Hemp vs. Marijuana - The Differences You Need to Know
Have you ever asked, "What is the difference between hemp and marijuana?"
In this blog post, we'll break down everything you need to know about hemp vs. marijuana, along with new developments.
So if you're looking to learn about:
Table of Contents
- What is Cannabis?
- What is Hemp?
- What is Marijuana?
- Hemp Legality in the United States
- Marijuana Legality in the United States
- What is the Difference Between Hemp and Marijuana?
- THC Legality and Purchasing Online
You've come to the right place.
What is Cannabis?
Cannabis is a member of a family of flowering plants called the "Cannabacae family."
You may already be familiar with another member of this family called "Humulus lupulus" or, just simply, the hop plant.
And yes. We're talking about the same hops used in beer. It's no coincidence that they smell similar, and their seeds almost look the same.
Cannabis and Humulus lupulus diverged around 28 million years ago. It may have originated in the Tibetan Plateau in Central Asia. With the moniker "The Roof of the World" and an average elevation of 13,123 feet above sea level, it's...the...highest place on Earth.
And today, you can find wild cannabis growing in places like China, Pakistan, and the Himalayas.
Since then, there have been several main variants of cannabis found, such as:
There is no consensus on whether these are different species or just one species.
What is for sure is that marijuana and hemp are the same species.
An easier way to think of this is the plant, "Brassica oleracea."
That name may sound unfamiliar, but we're pretty sure you are familiar with the following:
- Brussel sprouts
- Collard greens
They're all one species.
Hemp and marijuana have distinct legal definitions, histories, and uses, which we will cover next.
What is Hemp?
In the United States, hemp is simply cannabis that has a 0.3% content or less of delta-9-tetrahydrocannabinol.
Delta-9-tetrahydrocannabinol is usually called "THC," especially when discussing marijuana. It's not the only type of THC found in cannabis, but we'll get onto that later.
The terms "hemp" and "industrial hemp" are interchangeable.
Humans have been growing hemp for a long time.
Agriculture began around 12,000 years ago.
According to "Vegetation History and Archaeobotany," cannabis achenes (the one-seeded fruit we usually just described as a "cannabis seed") dated around 10,000 years ago have been found on an archeological site on the Oki Islands of Japan.
The history of hemp and its uses crosses centuries and continents. It would take hours to list every civilization that cultivated hemp and explain how they used it.
Generally speaking, it started in Asia and then made its way worldwide with applications that included bow strings, ingredients in food, textiles, and beyond.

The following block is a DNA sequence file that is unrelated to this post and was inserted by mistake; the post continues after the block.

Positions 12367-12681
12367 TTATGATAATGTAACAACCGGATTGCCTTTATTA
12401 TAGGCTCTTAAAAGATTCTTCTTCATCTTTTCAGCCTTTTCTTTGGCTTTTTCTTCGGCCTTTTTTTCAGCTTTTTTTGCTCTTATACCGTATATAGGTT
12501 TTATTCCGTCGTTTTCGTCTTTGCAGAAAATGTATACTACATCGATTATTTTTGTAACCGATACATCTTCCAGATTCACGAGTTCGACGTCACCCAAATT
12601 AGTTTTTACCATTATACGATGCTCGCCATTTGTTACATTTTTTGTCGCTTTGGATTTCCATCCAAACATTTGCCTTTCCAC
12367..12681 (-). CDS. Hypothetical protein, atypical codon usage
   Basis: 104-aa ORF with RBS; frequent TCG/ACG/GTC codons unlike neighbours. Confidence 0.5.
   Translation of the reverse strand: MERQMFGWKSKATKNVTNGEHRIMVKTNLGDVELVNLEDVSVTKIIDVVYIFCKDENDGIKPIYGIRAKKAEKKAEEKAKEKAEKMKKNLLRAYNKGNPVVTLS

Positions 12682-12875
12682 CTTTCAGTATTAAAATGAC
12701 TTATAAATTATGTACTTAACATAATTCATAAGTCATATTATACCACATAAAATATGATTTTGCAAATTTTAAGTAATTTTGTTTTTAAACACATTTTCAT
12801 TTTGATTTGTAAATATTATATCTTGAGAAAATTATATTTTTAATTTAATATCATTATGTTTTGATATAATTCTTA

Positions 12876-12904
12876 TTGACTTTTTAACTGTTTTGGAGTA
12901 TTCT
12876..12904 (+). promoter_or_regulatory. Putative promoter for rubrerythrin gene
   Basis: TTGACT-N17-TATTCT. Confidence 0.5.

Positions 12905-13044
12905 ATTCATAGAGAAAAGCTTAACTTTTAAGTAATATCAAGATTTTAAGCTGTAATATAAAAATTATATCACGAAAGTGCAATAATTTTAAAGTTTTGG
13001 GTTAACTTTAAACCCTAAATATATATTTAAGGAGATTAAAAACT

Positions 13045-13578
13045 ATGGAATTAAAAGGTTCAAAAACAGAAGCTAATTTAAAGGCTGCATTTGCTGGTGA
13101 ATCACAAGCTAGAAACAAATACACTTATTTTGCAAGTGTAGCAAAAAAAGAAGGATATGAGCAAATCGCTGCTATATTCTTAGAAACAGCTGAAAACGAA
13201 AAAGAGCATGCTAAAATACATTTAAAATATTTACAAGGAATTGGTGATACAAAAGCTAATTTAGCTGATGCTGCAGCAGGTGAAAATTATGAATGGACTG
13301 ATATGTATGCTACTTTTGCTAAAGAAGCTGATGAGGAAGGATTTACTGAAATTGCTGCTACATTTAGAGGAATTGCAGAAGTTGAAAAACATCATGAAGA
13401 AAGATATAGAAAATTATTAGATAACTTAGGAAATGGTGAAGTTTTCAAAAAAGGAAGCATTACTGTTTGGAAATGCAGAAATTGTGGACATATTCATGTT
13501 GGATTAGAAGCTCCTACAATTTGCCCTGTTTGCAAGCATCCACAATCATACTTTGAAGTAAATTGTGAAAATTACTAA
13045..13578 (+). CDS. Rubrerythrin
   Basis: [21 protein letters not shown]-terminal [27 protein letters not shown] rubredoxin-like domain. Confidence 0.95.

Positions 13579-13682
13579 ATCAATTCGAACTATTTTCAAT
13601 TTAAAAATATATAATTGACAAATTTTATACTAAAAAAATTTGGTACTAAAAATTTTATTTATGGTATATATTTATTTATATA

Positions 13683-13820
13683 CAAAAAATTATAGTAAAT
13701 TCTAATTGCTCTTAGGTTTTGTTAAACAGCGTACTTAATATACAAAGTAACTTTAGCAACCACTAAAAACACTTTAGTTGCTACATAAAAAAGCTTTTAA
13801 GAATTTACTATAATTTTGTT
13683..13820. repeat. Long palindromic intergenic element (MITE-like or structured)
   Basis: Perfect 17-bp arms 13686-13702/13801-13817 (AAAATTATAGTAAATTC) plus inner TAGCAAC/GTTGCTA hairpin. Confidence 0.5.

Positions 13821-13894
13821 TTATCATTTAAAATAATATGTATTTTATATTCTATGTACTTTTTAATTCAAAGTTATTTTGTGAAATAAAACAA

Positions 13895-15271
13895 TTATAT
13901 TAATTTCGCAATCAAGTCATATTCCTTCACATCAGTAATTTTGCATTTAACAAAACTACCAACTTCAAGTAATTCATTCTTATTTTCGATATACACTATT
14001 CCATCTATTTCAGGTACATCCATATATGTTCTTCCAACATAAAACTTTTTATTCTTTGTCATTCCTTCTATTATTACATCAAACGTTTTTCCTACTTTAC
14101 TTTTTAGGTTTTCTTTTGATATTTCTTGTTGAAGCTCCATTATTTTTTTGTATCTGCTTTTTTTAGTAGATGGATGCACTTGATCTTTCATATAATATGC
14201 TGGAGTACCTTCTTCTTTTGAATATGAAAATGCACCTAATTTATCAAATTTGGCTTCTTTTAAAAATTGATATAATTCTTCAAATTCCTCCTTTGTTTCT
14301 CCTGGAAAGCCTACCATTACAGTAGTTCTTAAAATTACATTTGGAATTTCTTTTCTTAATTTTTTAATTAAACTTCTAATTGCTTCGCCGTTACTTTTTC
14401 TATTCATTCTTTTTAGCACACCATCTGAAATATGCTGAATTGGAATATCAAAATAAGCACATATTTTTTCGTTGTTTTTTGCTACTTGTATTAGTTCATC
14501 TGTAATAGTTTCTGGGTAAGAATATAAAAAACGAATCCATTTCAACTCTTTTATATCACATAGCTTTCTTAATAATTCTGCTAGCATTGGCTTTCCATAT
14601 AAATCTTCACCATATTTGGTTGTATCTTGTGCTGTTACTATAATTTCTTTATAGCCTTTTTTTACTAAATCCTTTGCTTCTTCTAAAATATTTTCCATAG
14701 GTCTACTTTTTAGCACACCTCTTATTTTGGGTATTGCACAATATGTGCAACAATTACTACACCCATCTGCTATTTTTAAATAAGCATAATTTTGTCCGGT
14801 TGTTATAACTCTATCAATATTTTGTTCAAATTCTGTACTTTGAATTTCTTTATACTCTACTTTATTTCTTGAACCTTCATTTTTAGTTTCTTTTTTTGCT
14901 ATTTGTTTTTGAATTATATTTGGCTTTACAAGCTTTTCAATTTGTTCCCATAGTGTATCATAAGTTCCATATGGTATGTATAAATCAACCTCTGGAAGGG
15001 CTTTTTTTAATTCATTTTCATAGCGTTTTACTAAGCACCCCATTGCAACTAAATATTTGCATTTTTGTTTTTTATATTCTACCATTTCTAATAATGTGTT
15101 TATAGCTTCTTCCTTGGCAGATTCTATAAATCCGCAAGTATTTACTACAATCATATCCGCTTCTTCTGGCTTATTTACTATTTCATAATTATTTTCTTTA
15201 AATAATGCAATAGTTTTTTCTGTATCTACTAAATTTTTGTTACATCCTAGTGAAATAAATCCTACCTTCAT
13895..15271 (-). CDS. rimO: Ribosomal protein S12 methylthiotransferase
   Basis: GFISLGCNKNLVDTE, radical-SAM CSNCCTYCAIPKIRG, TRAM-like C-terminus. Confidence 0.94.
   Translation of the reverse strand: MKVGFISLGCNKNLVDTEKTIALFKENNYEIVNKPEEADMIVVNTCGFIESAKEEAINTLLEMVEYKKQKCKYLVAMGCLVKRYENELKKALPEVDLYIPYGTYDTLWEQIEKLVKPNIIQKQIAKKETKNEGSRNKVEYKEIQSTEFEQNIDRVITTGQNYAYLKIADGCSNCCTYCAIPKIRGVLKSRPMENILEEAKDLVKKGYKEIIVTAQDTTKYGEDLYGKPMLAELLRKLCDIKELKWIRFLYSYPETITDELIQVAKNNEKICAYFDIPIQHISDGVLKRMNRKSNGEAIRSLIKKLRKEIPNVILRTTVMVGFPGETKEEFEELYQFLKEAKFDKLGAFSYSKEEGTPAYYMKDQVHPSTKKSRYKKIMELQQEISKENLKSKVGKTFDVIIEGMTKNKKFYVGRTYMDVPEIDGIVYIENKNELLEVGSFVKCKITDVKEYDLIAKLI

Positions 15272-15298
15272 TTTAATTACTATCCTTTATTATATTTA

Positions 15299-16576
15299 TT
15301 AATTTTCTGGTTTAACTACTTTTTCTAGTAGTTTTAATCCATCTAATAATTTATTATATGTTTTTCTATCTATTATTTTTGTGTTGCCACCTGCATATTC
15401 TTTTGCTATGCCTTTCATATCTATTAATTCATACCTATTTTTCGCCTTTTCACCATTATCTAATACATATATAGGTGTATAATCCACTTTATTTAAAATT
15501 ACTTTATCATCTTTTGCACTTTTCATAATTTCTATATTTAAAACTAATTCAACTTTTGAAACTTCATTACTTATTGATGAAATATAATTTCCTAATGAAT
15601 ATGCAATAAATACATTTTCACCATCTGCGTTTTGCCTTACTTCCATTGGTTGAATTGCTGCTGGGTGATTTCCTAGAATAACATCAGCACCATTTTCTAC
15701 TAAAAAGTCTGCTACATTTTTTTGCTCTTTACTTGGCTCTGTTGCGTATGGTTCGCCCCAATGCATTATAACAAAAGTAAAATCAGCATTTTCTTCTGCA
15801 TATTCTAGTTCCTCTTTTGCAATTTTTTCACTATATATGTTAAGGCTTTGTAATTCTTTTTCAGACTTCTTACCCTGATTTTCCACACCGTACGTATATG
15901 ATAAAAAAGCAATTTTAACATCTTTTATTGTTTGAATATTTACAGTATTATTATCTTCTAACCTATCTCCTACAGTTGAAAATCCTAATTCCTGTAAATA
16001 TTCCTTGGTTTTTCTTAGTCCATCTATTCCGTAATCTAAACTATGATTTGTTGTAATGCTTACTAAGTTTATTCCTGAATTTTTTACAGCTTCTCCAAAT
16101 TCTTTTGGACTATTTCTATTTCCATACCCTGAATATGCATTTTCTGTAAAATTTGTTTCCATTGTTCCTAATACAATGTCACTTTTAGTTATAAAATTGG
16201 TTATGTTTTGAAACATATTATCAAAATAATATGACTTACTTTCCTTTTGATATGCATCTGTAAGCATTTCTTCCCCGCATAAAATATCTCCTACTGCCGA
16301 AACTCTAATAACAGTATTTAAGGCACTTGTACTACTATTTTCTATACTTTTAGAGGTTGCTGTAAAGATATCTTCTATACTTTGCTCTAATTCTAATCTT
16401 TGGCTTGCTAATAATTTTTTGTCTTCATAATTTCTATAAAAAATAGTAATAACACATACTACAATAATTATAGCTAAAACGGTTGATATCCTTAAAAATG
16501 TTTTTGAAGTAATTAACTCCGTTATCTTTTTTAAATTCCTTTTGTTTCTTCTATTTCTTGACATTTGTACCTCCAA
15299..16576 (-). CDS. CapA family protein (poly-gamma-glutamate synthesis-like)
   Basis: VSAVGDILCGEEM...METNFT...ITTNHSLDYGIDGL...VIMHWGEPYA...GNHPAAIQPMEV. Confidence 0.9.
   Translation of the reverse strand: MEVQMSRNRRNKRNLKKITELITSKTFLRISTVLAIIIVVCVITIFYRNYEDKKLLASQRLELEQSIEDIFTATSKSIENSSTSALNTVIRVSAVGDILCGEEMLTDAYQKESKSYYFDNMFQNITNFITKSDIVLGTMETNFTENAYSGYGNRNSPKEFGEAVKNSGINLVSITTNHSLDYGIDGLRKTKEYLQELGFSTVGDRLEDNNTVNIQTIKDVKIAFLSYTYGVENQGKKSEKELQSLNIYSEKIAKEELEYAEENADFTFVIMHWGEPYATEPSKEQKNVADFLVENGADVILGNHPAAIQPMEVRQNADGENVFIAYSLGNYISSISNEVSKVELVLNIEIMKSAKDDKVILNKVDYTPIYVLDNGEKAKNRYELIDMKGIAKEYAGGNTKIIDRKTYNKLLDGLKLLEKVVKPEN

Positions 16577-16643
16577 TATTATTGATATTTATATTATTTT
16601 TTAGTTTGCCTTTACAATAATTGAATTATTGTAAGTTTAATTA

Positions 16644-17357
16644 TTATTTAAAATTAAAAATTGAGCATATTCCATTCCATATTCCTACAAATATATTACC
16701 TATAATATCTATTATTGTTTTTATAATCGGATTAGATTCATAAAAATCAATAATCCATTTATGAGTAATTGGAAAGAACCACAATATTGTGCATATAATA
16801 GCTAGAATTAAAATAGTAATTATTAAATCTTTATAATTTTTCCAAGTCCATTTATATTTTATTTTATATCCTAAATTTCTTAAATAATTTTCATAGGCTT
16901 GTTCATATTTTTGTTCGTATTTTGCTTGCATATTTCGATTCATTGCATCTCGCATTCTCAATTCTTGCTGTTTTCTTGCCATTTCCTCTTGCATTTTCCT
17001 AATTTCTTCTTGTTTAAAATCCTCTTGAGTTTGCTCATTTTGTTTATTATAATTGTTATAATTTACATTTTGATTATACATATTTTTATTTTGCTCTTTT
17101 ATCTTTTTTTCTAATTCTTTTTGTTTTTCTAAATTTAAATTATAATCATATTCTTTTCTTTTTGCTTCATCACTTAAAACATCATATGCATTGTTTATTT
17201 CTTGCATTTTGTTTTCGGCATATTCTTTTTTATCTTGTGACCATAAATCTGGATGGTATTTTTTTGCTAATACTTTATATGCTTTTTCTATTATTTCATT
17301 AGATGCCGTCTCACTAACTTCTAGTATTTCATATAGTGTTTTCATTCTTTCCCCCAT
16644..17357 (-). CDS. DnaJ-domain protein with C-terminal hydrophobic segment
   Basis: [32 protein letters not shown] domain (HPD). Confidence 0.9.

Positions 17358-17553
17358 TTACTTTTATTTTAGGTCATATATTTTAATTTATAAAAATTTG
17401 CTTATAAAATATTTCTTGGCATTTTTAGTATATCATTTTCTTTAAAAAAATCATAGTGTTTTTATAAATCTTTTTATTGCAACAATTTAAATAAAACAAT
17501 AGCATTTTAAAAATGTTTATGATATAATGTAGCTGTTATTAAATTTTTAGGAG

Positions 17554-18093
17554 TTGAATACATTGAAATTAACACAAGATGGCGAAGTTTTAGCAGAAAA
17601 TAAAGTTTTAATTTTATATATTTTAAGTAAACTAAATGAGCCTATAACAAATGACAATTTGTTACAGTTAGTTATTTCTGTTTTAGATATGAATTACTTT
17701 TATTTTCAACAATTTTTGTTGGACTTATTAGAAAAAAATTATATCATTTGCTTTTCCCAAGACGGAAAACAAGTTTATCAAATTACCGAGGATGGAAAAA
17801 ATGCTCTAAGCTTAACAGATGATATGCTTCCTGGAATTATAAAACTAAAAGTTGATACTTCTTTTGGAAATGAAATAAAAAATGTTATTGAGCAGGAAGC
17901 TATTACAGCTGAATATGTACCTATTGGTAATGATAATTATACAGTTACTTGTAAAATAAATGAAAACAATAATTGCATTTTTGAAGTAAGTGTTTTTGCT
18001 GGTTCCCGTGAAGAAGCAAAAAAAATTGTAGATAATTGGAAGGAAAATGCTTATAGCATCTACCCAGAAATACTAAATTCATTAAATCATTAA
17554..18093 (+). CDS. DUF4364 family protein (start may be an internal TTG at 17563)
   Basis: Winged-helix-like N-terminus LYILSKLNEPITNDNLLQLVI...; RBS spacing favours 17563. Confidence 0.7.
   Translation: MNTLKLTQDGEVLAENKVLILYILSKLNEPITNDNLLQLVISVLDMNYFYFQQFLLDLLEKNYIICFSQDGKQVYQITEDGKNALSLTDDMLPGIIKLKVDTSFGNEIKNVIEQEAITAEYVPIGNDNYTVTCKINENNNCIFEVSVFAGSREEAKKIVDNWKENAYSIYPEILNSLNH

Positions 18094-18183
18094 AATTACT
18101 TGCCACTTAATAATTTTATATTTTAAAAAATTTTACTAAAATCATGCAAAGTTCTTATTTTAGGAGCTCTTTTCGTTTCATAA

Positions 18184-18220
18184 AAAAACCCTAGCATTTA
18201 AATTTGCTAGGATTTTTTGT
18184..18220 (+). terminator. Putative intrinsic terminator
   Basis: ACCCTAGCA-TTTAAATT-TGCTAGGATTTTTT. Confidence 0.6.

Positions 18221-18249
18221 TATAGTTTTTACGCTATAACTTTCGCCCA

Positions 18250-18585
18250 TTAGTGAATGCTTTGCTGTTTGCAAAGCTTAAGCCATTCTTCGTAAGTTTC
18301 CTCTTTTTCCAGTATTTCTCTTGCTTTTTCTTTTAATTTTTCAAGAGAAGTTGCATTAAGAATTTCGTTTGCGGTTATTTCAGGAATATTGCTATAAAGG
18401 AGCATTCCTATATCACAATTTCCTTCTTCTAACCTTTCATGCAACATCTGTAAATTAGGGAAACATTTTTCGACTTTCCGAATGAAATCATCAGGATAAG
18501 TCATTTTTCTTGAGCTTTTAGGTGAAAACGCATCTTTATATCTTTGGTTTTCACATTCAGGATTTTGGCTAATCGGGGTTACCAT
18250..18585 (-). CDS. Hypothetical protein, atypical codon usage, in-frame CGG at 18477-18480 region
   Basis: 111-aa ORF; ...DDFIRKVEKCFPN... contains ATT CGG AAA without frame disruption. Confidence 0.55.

Hemp is a versatile plant with many applications and extracts. Here are just a few of them:
- Livestock feed
- Hemp seed oil
- Cannabidiol (CBD)
- Delta-8 THC
- Delta-9 THC
Canvas, which has stood the test of time since it's durable and waterproof, was initially made from hemp. The word "canvas" is derived from the Latin "cannabis."
So, in general, hemp is cannabis that people use for industrial purposes.
But in the United States, it's cannabis with a 0.3% or less content of Delta-9 THC on a dry weight basis.
What is Marijuana?
In the United States, marijuana is cannabis with a Delta-9 THC content higher than 0.3%.
It's the official term the U.S. government uses to differentiate this type of cannabis from hemp.
Over the years, marijuana has picked up a lot of names:
- Mary Jane
Like hemp, marijuana has a long usage history that spans centuries and continents.
According to a research article on Science Advances, the earliest scientifically verified instance of smoking marijuana dates back around 2,500 years ago in Western China, where people used it as part of a funeral ceremony.
History Collection states that Napoleon's soldiers were fond of marijuana during the Egyptian campaign. During the invasion, his soldiers couldn't find alcohol. Islam has been the primary religion of Egypt for centuries, and The Quaran forbids alcohol.
What was plentiful in the region was hashish. Bonaparte's soldiers enjoyed it so much that it concerned officers. As a solution to this "problem," Napoleon commissioned the production of wine and spirits made from dates...which the troops found to pair nicely with hash.
Hemp Legality in the United States
Hemp has a long history in the United States.
In "Hemp: American History Revisited: The Plant with a Divided History" by Robert Deitch, every property owner in Jamestown was required to grow 100 hemp plants.
According to ABC News, the first American flag, the one made by Betsy Ross, was made from hemp.
Hemp didn't come "under attack" by Congress until the 1937 Marihuana Act (yes, that's how they spelled it), which placed excessive taxes on all cannabis sales, including hemp.
But during World War II, Congress lifted these taxes to boost rope production for the U.S. Navy. The federal government even made a film called "Hemp for Victory" to promote the plant.
Then, in 1970, hemp was outlawed as a Schedule I drug, with strict restrictions on its cultivation.
Legalization of Hemp in the United States
Hemp started its American comeback in the 1990s when the U.S. began importing hemp seed and oil. Then, in 2004, the Ninth Circuit Court ruling in Hemp Industries Association vs. DEA favored protecting hemp-based foods and body care products.
Three years after this ruling, two farmers in North Dakota were granted the first hemp licenses in fifty years.